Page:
Well, Adventures of an Arkansawyer is finally out in ebook. You can save about $5 on it if you prefer electronic format over print. This is my memoir up to the time I left Arkansas. Eventually there will be a second installment that covers post-Arkansas memories. I’m pretty sure that one will be called “Tales of An ArkansawTraveller.”

It’s clear in the book description that the first third of this book is a revised and expanded version of the Days of Beer ebook. The last two-thirds are all new and true adventures set mostly around and about the farm where I grew up. So if you already have “Days of Beer,” keep this in mind.

Among the new pieces that very few people are likely to have seen are such tales as: “Be Careful What You Ask For,” which reveals the time my grandfather tried to kill me, Snake Charmer, in which I introduced my mom to a pet grass snake at the dinner table, and “Of Cats, Kittens, and Coon Hounds,” in which a feral cat came to visit and was met with staunch resistance from our resident pack of Coon Hounds. (Remember, the vast majority of these stories, while real, are at least slightly “tongue-in-cheek.”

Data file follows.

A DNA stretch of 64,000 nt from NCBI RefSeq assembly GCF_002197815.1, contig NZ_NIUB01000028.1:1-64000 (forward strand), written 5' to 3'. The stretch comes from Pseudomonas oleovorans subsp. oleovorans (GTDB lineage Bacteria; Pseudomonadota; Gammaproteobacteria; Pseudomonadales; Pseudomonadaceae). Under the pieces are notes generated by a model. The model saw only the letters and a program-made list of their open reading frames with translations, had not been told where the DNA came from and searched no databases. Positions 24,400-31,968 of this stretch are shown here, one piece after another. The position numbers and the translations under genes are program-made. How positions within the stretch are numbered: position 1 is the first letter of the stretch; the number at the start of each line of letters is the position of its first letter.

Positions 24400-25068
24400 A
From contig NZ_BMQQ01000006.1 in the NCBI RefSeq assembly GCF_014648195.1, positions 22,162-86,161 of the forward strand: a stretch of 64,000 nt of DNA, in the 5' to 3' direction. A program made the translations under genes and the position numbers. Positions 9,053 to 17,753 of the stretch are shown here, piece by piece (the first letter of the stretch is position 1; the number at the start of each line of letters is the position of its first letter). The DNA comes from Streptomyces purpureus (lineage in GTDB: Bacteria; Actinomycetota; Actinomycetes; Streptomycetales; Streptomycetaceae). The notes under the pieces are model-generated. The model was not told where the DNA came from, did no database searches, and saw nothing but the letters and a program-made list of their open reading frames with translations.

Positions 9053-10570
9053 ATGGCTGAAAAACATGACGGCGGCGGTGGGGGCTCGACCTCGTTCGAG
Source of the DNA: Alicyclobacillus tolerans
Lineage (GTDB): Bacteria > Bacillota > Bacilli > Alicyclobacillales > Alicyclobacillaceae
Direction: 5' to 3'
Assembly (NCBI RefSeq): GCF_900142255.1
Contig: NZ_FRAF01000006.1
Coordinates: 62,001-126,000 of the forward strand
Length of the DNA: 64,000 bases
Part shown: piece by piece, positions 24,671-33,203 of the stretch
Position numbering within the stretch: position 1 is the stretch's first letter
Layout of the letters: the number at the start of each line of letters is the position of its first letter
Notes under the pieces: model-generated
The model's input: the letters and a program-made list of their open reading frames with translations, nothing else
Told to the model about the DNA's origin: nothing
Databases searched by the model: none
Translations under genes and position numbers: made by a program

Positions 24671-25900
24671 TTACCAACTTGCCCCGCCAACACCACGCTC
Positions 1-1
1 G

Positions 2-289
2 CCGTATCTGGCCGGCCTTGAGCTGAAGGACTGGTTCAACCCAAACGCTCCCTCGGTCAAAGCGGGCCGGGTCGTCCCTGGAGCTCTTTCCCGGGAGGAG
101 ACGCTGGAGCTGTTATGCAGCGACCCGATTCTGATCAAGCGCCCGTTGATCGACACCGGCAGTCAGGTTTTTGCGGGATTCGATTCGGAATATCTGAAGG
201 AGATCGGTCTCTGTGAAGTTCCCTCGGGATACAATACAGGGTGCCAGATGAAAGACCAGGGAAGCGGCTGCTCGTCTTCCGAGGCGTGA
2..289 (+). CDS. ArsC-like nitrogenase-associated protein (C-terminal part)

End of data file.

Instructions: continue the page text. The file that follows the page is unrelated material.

If anyone is interested, the Amazon link is here.


Saturday, April 04, 2015

Journaling: Part 2

I started my journal as a way of keeping up with the work I was doing toward advancing my writing goals. I used it as a motivator and it worked wonderfully at a time when I needed the kick in the pants.

As I mentioned last post, however, I began, over time, to add more information into the journal about personal things and the events of my life. Recently, I went back and reread my journal entries from 1993 through 2011. (I don’t have the strength yet for 2012). I found some things that were interesting to me, and perhaps only to me. But I’ll share them here anyway. J